Lastly, many online communities are brand agnostic, meaning people in online communities aren’t looking to be advertised to continually. They want to gather to share ideas, concerns, and solve problems. The community will be stifled if your moderator replies to every comment with, “Our product/service will help with that! Click here to buy!” So, your company needs to be prepared for the long-term investment of gaining the audience and wooing them into becoming customers.

Pros

Now that we’ve addressed common concerns to building online communities, let’s talk about the pros.

You'll Own the Space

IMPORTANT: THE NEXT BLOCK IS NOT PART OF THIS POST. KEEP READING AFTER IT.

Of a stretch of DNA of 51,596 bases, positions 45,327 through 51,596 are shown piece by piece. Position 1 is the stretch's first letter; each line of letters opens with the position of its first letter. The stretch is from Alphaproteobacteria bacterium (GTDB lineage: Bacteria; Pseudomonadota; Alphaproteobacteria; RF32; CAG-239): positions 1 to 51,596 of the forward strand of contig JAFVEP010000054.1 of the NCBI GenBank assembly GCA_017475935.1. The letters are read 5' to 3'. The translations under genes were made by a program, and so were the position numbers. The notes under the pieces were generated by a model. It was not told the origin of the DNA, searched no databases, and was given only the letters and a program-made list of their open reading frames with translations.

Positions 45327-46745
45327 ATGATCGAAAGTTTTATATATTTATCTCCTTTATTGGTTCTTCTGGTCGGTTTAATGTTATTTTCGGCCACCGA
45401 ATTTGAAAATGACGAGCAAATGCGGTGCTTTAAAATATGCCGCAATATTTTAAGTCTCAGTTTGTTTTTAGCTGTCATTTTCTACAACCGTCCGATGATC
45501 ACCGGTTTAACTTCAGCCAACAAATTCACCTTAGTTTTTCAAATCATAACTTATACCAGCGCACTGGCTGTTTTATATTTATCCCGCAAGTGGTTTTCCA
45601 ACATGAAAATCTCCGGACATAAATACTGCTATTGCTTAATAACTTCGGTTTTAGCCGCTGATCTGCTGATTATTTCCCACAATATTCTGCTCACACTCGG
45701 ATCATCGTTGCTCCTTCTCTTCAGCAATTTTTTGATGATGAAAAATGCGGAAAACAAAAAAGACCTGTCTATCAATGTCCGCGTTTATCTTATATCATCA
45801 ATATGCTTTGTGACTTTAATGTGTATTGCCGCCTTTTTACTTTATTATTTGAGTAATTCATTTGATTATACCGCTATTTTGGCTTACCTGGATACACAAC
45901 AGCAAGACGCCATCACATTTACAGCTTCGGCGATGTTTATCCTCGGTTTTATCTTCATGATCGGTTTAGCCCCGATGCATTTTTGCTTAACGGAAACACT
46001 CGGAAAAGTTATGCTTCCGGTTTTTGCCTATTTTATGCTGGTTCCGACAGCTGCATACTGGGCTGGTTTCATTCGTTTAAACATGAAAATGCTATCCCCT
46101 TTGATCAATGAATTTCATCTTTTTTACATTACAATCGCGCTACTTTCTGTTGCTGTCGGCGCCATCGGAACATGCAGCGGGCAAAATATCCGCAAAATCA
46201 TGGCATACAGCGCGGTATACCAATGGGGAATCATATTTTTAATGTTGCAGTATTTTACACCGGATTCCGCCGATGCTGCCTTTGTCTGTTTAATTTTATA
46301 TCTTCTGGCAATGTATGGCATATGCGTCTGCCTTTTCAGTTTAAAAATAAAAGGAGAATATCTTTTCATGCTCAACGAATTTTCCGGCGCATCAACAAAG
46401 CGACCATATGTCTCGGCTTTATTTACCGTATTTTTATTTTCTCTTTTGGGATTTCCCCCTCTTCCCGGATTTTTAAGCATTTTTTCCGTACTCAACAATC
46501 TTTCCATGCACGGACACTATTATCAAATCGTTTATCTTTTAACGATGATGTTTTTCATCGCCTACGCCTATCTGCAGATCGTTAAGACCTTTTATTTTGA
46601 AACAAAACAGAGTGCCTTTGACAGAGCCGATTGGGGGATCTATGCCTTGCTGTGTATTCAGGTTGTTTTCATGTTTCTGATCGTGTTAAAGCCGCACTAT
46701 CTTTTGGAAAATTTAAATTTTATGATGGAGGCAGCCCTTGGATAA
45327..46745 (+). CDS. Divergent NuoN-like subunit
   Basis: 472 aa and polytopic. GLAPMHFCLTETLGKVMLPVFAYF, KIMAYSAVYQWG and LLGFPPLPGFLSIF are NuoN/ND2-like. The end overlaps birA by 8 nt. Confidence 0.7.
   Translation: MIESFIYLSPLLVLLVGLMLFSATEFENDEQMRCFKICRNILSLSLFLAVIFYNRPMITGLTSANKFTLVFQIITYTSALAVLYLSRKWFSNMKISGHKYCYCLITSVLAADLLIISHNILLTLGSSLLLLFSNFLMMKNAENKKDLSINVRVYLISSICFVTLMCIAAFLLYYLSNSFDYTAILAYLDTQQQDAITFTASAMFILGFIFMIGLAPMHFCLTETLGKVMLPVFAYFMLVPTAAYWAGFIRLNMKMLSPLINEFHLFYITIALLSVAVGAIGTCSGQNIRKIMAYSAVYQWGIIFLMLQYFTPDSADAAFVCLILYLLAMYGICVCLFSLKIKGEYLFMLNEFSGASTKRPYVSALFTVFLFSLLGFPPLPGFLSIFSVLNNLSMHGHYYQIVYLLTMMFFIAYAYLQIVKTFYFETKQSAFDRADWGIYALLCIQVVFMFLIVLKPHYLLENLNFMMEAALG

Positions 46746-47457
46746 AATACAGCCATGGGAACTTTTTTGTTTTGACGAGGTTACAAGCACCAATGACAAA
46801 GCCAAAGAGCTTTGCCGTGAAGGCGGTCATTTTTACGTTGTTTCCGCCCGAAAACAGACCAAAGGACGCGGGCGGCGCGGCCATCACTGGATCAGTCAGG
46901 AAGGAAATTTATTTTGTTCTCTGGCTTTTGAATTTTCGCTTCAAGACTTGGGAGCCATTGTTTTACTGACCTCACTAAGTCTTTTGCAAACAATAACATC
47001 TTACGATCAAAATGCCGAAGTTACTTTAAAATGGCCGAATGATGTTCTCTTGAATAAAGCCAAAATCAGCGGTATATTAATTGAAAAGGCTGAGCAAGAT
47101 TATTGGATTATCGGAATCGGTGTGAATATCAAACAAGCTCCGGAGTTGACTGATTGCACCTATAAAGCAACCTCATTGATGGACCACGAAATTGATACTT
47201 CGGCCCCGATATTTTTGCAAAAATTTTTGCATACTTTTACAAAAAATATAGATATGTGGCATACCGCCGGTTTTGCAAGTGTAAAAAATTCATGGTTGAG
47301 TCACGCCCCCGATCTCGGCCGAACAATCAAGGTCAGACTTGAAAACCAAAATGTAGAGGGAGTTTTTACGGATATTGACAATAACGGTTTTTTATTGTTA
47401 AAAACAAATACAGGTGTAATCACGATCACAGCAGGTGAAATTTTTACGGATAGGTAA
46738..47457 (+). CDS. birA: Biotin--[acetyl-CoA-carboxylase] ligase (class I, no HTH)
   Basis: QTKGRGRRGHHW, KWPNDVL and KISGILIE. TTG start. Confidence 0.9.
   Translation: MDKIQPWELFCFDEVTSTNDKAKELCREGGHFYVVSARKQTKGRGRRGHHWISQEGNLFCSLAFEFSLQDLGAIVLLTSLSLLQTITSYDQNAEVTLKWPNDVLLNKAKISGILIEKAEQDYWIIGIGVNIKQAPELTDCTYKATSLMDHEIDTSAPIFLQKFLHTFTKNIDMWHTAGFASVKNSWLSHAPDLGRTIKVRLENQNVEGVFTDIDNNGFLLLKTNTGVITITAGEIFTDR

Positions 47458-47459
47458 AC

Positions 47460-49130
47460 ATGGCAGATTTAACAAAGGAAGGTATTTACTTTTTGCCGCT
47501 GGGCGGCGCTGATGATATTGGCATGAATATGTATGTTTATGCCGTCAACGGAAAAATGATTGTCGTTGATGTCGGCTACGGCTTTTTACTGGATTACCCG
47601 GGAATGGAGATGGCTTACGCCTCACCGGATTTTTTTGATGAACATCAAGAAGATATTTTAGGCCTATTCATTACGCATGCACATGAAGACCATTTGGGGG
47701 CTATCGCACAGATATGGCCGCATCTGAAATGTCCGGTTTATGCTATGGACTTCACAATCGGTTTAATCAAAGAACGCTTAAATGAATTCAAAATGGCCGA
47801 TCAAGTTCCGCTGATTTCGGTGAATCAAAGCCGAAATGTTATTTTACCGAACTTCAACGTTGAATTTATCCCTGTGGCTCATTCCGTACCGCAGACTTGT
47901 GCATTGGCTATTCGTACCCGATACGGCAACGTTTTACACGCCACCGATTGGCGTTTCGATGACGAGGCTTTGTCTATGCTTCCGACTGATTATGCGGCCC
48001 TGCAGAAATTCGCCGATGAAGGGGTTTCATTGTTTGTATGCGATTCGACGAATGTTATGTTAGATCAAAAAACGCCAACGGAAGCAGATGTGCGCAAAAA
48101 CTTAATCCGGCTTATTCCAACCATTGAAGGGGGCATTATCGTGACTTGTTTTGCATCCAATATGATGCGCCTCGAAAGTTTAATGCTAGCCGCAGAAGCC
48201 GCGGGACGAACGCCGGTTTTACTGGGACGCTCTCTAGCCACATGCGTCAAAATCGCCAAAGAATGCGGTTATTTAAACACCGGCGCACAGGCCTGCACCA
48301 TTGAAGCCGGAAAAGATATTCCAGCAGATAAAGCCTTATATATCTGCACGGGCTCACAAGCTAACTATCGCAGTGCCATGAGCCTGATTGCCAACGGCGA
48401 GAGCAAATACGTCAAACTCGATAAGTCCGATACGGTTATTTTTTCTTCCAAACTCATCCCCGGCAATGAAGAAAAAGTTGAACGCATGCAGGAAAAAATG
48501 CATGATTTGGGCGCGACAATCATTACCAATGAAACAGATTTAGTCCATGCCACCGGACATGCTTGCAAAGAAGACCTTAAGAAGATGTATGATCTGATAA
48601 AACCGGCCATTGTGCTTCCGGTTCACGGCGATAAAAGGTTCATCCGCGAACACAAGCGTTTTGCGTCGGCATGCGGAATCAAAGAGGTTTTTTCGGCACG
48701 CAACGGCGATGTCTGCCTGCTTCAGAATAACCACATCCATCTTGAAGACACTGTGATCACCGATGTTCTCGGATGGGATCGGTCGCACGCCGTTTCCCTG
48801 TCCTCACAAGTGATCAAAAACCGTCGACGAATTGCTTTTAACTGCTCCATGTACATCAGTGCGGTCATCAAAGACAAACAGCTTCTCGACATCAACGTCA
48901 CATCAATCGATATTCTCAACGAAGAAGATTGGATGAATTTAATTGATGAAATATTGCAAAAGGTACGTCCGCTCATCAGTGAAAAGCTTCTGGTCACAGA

The primary pro is that if you are the sole operator of a thriving and engaged community, that’s a prime opportunity to bring in new customers and retain existing ones. It’s an environment of trust where people can learn to love your brand and the community will foster ambassadors as they bring their connections into the community as well. You are essentially creating an engine for generating warm leads.

You Can Foster Engagement and Loyalty

Your community can be a testing ground for ideas and new campaigns. You can utilize these community members to gauge what new products would be of value to your larger target audience. Engaging these active community members will not only give you better insight into what will be successful to the larger market, but will probably also get these ambassadors more excited about your brand as they’re on the cutting edge of your company, helping shape what is important to them.